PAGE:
The Tennessee Supreme Court ruled that a mother who spent seven years in prison for injecting her children’s father with a chemical used to euthanize animals can have her visitation rights restored.
The woman, identified only as Karen H., in the court’s opinion, injected Robert W. with the chemical shortly after their 2002 divorce.
She later pleaded guilty to attempted second-degree murder and was sent to state prison.
While in prison, a custody arrangement allowed Karen’s mother to take the 7- and 5-year-old children for prison visits and for them to speak with their mother over the phone.
In 2009 the father married a woman named Loy from Texas and the couple attempted to terminate Karen’s parental plan. In November 2010, shortly after Karen was released from prison the Bradley County Circuit Court held a trial.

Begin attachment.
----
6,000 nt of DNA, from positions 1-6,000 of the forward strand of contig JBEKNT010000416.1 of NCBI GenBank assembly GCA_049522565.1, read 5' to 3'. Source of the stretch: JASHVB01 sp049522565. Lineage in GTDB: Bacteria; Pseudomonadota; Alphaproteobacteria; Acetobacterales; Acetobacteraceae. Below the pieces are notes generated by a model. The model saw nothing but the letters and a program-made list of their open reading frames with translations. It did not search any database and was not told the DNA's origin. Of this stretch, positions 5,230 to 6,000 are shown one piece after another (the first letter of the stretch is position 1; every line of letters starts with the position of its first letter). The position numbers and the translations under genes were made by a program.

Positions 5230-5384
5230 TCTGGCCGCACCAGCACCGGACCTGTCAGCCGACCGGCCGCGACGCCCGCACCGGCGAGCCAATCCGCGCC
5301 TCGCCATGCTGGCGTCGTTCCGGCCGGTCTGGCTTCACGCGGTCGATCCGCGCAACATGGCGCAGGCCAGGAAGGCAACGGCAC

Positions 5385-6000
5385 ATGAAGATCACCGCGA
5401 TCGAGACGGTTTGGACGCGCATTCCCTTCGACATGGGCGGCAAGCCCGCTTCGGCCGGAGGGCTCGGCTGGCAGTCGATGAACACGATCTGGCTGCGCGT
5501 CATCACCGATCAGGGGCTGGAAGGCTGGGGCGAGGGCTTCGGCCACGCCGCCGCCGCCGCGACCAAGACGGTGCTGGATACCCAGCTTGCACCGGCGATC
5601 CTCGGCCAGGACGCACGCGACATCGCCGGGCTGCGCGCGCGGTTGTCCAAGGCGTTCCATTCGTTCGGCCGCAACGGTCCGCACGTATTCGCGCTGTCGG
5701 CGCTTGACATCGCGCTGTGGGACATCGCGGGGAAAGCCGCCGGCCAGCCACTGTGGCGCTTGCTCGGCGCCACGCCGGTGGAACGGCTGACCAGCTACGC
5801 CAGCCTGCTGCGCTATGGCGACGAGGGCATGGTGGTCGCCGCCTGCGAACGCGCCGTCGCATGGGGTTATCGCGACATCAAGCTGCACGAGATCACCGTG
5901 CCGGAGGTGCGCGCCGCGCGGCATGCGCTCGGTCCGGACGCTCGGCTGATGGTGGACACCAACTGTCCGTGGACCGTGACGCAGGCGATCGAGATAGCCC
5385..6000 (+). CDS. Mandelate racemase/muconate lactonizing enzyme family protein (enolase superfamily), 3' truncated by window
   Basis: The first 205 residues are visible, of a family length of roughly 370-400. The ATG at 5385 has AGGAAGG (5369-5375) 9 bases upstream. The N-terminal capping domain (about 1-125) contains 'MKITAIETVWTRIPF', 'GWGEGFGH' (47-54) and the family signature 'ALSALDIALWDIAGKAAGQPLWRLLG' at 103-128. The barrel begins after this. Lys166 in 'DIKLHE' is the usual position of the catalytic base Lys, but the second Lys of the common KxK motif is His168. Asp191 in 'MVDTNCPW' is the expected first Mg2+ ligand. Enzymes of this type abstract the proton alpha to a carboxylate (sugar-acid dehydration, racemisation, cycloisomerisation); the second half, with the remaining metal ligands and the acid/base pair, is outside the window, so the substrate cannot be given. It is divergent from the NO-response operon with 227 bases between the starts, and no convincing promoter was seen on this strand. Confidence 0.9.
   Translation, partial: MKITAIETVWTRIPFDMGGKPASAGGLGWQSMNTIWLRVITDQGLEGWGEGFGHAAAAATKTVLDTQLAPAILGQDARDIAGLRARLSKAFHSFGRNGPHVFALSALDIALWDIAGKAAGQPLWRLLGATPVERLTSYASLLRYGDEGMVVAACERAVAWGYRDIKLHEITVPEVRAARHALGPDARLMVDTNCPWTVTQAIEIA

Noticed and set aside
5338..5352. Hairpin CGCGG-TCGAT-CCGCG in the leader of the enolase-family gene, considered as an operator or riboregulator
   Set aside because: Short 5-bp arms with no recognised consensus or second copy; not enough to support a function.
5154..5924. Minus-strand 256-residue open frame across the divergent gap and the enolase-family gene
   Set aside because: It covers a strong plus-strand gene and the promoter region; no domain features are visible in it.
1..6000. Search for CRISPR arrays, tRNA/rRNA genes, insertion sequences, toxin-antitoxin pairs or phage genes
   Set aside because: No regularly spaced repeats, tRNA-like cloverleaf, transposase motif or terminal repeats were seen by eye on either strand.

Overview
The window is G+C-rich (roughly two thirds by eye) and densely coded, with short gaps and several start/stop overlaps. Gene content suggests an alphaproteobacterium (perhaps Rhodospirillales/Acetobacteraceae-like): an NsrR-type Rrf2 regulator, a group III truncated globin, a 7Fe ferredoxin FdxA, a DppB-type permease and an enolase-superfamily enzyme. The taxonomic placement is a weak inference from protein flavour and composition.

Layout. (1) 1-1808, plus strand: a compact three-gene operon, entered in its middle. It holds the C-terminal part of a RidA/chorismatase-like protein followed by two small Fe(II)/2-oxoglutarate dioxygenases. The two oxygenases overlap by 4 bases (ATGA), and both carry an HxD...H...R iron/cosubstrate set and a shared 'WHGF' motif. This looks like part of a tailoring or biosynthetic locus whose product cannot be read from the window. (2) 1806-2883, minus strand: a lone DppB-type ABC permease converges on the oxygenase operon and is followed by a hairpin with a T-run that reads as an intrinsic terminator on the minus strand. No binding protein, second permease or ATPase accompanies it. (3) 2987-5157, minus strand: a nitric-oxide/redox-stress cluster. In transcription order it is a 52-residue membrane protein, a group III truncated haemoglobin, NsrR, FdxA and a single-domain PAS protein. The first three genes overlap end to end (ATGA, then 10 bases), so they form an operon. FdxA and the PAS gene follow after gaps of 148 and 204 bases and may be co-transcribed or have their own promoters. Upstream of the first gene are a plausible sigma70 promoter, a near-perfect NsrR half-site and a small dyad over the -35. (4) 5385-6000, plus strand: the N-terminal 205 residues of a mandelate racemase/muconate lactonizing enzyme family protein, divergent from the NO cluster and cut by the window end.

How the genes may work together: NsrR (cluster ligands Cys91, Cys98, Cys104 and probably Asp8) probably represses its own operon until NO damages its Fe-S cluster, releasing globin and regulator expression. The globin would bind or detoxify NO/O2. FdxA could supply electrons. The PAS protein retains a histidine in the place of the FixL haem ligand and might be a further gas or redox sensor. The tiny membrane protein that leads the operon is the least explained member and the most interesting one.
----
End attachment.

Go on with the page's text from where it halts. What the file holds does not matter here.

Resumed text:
The judge ruled that the parenting plan should stay in effect and that Karen would continue to have visitation rights.
Robert and Loy appealed. The appeals court reversed the trial court’s decision and terminated Karen’s visitation rights.
In a unanimous decision, the state’s top court overruled that decision and upheld Bradley County Circuit Court’s original ruling, giving Karen her visitation rights back.
Todd South covers courts, poverty, technology, military and veterans for the Times Free Press. He has worked at the paper since 2008 and previously covered crime and safety in Southeast Tennessee and North Georgia. Todd’s hometown is Dodge City, Kan. He served five years in the U.S. Marine Corps and deployed to Iraq before returning to school for his journalism degree from the University of Georgia. Todd previously worked at the Anniston (Ala.) Star. Contact ...